Home NewsCommodities News U.S. Senate bill could be death blow for Biden anti-drilling pledge By Reuters

U.S. Senate bill could be death blow for Biden anti-drilling pledge By Reuters

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U.S. Senate bill could be death blow for Biden anti-drilling pledge By Reuters


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© Reuters. FILE PHOTO: A person holds a sign in Encinitas, California, U.S., October 5, 2021.REUTERS/Mike Black/File Photo

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by Nicola Groom

(Reuters) – U.S. President Joe Biden vowed during his 2020 campaign to end federal oil and gas drilling, a major step in his strategy to tackle climate change.

A $430 billion spending bill agreed by Democrats in the U.S. Senate this week could stifle that promise. If passed, it would effectively guarantee continued drilling rights auctions on federal lands and waters for at least a decade.

Still, with Congress set to begin its summer recess next weekend, Senate Majority Leader Chuck Schumer faces a tough road to fast-track the bill, which would be a victory for Biden and his fellow Democrats, hoping Retains control of Congress during this period. midterm elections in November.

The legislation also contains nearly $370 billion in energy security and climate change efforts, including expanding and expanding incentives for electric vehicles, solar and wind power. After more than a year of difficult negotiations, Schumer and Democratic Senator Joe Manchin reached an agreement.

Manchin, who represents the coal-producing state of West Virginia and seeks to protect fossil fuel interests, ensured the bill includes protections for oil and gas.

For example, it makes the licensing of solar and wind installations on federal lands subject to the Interior Department making at least 2 million acres available to drillers in the preceding year, a requirement that will last for ten years.

In federal waters, offshore wind leases would be contingent on the agency providing drillers with at least 60 million acres of outer continental shelf in the previous year, according to the text of the bill.

The deal will also reinstate the results of a November 2021 Gulf lease sale that was struck off by a federal judge over its environmental impact and ordered offshore auctions on the Gulf and Alaska coasts that were canceled earlier this year.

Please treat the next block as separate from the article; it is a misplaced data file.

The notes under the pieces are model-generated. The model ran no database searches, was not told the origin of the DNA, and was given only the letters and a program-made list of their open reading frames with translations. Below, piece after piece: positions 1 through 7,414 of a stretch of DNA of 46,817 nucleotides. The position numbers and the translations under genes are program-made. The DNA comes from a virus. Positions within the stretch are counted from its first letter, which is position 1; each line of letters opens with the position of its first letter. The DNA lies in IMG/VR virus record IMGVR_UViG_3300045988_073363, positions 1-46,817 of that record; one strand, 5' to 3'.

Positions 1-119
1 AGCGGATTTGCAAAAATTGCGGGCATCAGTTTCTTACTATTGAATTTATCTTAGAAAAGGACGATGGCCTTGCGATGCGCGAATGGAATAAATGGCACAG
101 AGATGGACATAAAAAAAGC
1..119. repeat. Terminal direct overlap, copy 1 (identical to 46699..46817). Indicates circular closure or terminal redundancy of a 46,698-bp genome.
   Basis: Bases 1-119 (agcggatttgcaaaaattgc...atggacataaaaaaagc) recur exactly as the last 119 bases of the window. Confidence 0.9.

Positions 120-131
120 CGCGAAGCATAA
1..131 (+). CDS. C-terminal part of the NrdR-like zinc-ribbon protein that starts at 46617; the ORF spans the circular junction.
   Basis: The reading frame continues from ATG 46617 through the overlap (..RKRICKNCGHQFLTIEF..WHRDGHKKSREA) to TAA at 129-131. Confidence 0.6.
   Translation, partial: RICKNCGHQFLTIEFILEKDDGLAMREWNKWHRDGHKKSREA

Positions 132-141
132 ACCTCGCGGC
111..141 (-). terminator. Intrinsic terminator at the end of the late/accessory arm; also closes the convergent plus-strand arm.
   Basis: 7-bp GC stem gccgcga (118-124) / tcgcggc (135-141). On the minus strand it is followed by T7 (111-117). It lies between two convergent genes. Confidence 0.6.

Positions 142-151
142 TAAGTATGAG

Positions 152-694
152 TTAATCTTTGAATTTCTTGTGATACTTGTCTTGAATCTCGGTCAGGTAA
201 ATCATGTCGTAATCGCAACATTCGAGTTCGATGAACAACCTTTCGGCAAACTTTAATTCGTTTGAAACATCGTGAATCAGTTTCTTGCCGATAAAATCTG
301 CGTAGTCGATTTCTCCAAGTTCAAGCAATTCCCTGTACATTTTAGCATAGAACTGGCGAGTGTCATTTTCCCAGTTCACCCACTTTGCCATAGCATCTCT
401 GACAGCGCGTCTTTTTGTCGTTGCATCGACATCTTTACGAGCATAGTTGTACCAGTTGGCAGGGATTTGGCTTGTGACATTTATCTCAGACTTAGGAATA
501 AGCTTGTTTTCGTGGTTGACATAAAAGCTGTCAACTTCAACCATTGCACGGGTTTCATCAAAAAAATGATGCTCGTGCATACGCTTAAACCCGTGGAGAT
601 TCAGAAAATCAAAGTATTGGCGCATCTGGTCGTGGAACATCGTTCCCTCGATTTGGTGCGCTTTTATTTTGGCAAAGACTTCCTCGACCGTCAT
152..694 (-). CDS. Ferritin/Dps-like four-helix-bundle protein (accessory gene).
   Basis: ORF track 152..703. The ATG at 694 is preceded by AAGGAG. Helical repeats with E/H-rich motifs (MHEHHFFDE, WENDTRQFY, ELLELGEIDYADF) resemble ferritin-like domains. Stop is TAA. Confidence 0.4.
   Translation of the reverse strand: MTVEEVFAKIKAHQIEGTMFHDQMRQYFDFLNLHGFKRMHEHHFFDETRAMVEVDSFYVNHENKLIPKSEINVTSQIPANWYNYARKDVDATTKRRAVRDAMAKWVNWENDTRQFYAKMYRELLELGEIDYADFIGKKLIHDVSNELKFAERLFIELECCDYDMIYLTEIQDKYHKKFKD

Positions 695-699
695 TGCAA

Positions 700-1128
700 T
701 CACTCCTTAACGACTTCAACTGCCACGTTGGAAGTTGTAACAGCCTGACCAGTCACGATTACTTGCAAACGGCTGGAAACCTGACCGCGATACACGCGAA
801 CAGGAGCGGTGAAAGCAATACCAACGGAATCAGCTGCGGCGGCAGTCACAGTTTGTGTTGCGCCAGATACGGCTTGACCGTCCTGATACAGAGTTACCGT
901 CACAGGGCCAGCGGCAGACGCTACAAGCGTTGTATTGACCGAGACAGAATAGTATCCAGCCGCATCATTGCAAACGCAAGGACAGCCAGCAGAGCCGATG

Green groups, while broadly supporting the bill’s billion-dollar incentives for clean energy, have criticized its protections for federal oil and gas leases.

“That’s where the bill is so hard to swallow,” Eric Schlenk-Goodrich, executive director of the Western Environmental Law Center, said in an interview.

“On the one hand, you’re largely pushing us forward in climate action. On the other hand, you’re taking it away.”

The White House did not respond to a request for comment. Biden this week called the spending deal a compromise that would not deliver on his full agenda but would ease inflationary pressures.

An oil and gas group suing the government over the lease suspension called the clause “a pleasant surprise”.

“As this administration only wants to advance wind and solar, this bill will force them not to ignore oil,” Western Energy Alliance president Kathryn Sigama said in an email.

While the act protects the federal drilling program, it also includes reforms that would make development more expensive. It raised the royalty rate for onshore drilling from 12.5% ​​to 16.66%, and raised minimum bids, rents and bond requirements to protect taxpayers from paying to clean up wells if the company goes bankrupt.

It also eliminates non-competitive leases, which allow speculators to snap up parcels that do not sell at auction at very low cost, and levy a fee on emissions of the greenhouse gas methane.

One analyst said the emissions reductions the bill would bring could far exceed the climate impact of any new federal oil and gas leases.

“The $30 billion-plus in additional incentives and investments in clean energy could have a much bigger impact on emissions than those leases,” Rhodium Group partner John Larsen said on a conference call with reporters on Thursday.

Backers of the bill say it could cut U.S. carbon emissions by 40 percent by 2030.

President Joe Biden promised to end new federal leases during his presidential campaign, and his Interior Department tried to suspend new auctions shortly after he took office. Months later, a federal judge ruled they must reopen the auction.

Meanwhile, the administration is under mounting pressure to address high energy prices due to the economic rebound from the pandemic and Russia’s invasion of Ukraine, leading the White House to ask the oil industry to ramp up production.

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